The Trump administration would need to approve the plan for it to go into effect. But the courts could weigh in first. Similar work requirements have recently been blocked from being implemented in Arkansas, Utah and Kentucky.

The proposal is the second part of a plan Kemp introduced last week. The first part would allow residents to use Affordable Care Act subsidies toward short-term and association health plans, which are usually cheaper than plans found in health benefits exchanges but which also provide much less coverage. The Trump administration would also need to approve that plan. (ASSOCIATED PRESS, PBS, ATLANTA JOURNAL-CONSTITUTION)

Governors in Brief

Stitt Signs Off on Record Number of Commutations: Adhering to recommendations from the state Pardon and Parole Board, OKLAHOMA Gov. Kevin Stitt (R) signed off on the release of over 450 Sooner State prisoners, the largest single-day commutation in history. The Board had reviewed the cases of 814 low-level non-violent offenders, sending 527 to Stitt for approval. Stitt agreed to 462, all of whom were released last Monday. The releases are expected to save the state around $12 million a year. (OKLAHOMAN [OKLAHOMA CITY], TULSA WORLD)

VA House Flip Boosts Northam Agenda: With Democrats now set to gain control of both legislative chambers, VIRGINIA Gov. Ralph Northam (D) said he would move forward on a number of agenda items previously blocked by Republican control of the Old Dominion, including raising the state minimum wage, greater gun control, and more workforce training. (RICHMOND TIMES-DISPATCH, VIRGINIA MERCURY) 

Lee Vows ‘Clarity’ with TN Rural Grants: TENNESSEE Gov. Bill Lee (R) said he is confident that a $4 million grant provision in this year’s $38.55 billion budget will move forward as soon as regulators develop greater transparency guidelines for how groups are awarded those dollars. Democrats have charged that the money is a “slush fund” created by then-House Speaker Glen Casada (R) before his forced resignation over unrelated matters. Lee said he anticipated “that money being spent on rural development grants and opportunities to improve communities.” (GOVERNING)

KY Reeps to Bevin – Show Proof or Concede: Several of KENTUCKY Gov. Matt Bevin’s (R) GOP colleagues urged him to either produce evidence of the voting “irregularities” he has alleged in last Tuesday’s election or concede to Gov.-elect Andy Beshear (D). With 100 percent of the votes in, Beshear holds a 5,189 vote lead over Bevin, who has claimed thousands of absentee ballots were miscounted but who has yet to show any proof to support his claim. “The best thing to do, the right thing to do, is for Governor Bevin to concede the election today so we can move on,” said Rep. Jason Nemes (R), who represents Louisville. (LEXINGTON HERALD-LEADER, LOUISVILLE COURIER-JOURNAL)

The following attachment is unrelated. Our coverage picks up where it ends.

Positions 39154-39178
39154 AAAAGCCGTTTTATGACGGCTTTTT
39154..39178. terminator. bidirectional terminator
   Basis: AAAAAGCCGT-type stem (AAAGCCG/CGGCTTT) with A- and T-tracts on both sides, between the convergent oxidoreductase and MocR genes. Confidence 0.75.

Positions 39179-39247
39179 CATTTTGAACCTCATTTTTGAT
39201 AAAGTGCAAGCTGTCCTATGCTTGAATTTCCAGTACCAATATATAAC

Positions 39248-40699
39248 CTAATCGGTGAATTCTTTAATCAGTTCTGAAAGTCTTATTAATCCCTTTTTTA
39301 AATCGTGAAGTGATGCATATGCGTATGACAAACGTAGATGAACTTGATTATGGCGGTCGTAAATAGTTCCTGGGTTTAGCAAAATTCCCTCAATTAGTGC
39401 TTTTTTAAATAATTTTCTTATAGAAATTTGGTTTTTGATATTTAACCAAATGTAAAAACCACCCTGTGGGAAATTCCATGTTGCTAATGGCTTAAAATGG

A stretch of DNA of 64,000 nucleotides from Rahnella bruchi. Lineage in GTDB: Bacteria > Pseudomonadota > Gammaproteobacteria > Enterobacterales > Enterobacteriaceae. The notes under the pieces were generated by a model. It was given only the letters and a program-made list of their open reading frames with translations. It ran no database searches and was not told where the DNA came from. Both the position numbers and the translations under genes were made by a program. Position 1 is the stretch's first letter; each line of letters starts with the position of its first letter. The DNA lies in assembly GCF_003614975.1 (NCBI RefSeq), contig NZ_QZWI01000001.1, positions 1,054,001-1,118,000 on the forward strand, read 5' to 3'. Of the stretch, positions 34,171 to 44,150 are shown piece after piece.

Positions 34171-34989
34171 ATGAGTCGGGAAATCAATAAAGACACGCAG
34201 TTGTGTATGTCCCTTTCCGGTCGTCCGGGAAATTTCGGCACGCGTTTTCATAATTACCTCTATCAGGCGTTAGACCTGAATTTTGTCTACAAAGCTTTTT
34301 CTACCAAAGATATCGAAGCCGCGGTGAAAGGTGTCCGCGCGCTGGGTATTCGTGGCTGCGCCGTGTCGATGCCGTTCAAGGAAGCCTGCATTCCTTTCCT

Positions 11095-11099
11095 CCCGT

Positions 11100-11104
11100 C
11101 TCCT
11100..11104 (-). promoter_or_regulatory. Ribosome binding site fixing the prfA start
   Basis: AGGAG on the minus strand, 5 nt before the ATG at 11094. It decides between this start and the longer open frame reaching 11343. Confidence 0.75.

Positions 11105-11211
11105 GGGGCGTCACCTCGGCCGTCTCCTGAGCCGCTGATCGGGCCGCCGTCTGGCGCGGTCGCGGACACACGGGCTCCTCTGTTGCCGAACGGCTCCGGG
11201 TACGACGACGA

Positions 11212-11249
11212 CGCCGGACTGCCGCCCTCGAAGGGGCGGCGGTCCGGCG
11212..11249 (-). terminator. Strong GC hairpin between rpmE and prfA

SD Taxpayers Foot Legal Fees for Noem’s ‘Riot Booster’ Law: SOUTH DAKOTA Gov. Kristi Noem (R) announced that her administration’s failed effort to defend its so-called “riot booster law” – which allowed the state to sue pipeline protestors - will cost taxpayers $145,000. The ACLU challenged the law, and a settlement was reached in October after a U.S. District Court ruled the law was unconstitutional. The settlement included the state paying the ACLU’s legal fees. (ARGUS LEADER [SIOUX FALLS]).

-- Compiled By RICH EHISEN

 

Hot Issues

Business: Responding to the 2017 amusement park accident that killed one and seriously injured seven more, OHIO Gov. Mike DeWine (R) signs HB 189, which will require Buckeye State officials to adopt an amusement ride classification system to help identify which rides need more comprehensive inspections; set rules governing a minimum number of inspectors and inspections; give hiring preference for inspectors who hold national certifications; require more detailed maintenance and repair records from the ride owner; and mandate that ride operators share any safety warnings with the state’s chief inspector (WHIO [DAYTON]).